Gary Johnson-50 states plus DC-538 Electoral Votes
A two term former Governor of New Mexico, Gary Johnson was also the nominee of the Libertarian Party in 2012. From modest roots, he founded a small construction business, which became one of the largest in the State. In 1994, he was a dark horse candidate for Governor but won the Republican nomination and ultimately the general election. His term was marked by fiscal conservatism and frequent clashes with the state legislature over spending. He used the veto power far more frequently than most. He was also known for his controversial support of marijuana decriminalization and school vouchers. Reelected in 1998, he retired from active politics after his term ended in 2003.
He returned to national politics when he sought the 2012 Republican Presidential nomination. Gaining little support for his socially liberal policies, he decided to leave the party and seek the Libertarian nomination instead. He won the nomination and earned over a million votes nationally, the largest vote total of any Libertarian candidate but that was only 1% of the vote. While genial and honest, his long shot campaign never caught fire and was largely ignored by the national media.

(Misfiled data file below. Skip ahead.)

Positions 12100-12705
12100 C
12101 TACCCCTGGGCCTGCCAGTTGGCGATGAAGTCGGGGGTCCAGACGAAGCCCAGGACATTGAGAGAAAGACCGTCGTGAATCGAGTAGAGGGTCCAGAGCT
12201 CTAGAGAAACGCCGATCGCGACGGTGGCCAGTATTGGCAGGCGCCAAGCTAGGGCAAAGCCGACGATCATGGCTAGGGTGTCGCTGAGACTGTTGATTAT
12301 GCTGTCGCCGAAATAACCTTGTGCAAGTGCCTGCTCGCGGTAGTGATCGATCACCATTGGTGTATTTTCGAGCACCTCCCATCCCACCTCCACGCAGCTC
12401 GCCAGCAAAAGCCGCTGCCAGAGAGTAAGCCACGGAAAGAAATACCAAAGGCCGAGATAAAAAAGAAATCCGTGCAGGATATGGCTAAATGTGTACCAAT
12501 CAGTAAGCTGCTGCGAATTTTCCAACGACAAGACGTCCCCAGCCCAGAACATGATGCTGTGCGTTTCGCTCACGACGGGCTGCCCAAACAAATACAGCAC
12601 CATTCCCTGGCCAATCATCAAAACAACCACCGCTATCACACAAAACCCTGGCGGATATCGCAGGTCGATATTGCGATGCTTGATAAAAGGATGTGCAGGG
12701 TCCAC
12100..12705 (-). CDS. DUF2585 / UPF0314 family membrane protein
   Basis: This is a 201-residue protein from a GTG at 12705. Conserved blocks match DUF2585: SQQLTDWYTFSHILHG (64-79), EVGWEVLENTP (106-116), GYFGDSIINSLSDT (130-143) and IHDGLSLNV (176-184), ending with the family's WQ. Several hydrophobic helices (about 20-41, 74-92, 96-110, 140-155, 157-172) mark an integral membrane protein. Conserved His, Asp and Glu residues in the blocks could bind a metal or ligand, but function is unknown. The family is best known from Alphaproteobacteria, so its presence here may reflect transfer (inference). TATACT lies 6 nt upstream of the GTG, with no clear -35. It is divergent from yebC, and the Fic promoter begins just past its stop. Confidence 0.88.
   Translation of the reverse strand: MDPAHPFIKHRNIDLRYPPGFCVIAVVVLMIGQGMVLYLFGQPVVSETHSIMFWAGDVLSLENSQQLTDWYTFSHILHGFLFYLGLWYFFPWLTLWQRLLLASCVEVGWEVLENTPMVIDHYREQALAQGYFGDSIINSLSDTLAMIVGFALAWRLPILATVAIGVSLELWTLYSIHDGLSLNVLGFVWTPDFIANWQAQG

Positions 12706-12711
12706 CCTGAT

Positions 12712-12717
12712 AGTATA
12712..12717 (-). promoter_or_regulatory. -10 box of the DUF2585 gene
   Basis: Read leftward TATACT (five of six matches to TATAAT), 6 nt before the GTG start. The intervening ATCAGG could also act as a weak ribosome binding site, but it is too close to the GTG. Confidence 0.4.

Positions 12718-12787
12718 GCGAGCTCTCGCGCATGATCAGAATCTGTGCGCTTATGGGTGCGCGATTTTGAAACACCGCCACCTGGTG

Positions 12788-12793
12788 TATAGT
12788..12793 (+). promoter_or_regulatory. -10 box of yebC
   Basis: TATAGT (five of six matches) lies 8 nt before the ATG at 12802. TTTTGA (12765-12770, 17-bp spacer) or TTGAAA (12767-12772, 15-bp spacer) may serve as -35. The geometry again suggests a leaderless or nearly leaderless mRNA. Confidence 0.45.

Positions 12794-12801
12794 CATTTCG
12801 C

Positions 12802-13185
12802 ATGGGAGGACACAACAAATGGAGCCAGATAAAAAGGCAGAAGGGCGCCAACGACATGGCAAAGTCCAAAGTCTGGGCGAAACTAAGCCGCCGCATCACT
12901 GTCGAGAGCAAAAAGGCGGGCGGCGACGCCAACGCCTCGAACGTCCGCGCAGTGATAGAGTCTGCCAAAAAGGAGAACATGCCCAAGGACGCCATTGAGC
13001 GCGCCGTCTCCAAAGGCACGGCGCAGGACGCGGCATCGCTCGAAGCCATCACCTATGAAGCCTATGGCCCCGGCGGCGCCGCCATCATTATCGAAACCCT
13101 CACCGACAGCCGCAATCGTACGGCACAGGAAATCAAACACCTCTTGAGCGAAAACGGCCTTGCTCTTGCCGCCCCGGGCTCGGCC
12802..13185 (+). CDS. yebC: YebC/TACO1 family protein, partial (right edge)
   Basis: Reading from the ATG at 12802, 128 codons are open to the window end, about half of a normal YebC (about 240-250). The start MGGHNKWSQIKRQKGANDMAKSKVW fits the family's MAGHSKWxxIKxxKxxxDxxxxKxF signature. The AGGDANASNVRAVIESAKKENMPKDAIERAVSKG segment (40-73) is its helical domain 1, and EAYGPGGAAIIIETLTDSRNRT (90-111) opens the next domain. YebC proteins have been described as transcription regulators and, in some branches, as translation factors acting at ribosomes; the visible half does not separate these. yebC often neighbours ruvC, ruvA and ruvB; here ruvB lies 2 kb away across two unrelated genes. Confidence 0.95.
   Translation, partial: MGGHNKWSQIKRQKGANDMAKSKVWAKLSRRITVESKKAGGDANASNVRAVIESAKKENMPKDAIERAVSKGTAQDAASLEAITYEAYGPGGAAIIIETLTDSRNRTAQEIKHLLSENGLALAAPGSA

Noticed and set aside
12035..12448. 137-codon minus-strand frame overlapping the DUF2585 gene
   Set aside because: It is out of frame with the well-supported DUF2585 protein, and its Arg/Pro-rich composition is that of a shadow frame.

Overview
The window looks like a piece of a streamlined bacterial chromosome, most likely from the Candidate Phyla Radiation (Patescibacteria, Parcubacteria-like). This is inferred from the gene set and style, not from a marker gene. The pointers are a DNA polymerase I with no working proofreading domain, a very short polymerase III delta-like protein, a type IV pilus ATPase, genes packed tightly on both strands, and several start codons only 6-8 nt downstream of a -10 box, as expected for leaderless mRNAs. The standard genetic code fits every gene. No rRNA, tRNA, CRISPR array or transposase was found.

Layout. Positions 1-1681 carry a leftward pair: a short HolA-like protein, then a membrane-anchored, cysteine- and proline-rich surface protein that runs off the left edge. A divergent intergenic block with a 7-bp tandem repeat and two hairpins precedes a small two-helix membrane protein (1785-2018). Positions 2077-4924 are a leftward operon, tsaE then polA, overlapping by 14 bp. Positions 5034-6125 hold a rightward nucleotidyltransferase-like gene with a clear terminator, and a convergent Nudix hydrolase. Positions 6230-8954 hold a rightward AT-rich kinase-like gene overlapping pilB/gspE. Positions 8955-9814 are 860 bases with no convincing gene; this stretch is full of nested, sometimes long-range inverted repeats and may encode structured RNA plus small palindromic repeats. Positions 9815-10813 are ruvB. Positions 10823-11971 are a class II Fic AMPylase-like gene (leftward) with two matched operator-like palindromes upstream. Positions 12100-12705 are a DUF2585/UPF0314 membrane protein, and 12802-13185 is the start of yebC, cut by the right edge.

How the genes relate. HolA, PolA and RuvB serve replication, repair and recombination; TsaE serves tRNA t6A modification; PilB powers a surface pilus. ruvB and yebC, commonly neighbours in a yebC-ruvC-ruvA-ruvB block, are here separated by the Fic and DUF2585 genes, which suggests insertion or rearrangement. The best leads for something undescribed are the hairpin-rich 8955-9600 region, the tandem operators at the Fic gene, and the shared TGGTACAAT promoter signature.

During the past few years, Johnson became part of a legal marijuana company and completed the impressive feat of having climbed the highest mountain peak on every continent. He has admitted to having used marijuana within the past few years, stating that he prefers edibles and that he has used it for medicinal purposes. He is widower, his wife having died unexpectedly in 2006, but has a fiance named Kate Prusack. He remained active in the Libertarian Party and decided to once again seek his party’s nomination. After a spirited campaign, he won renomination by a narrow margin. His running mate is former Massachusetts Governor William Weld.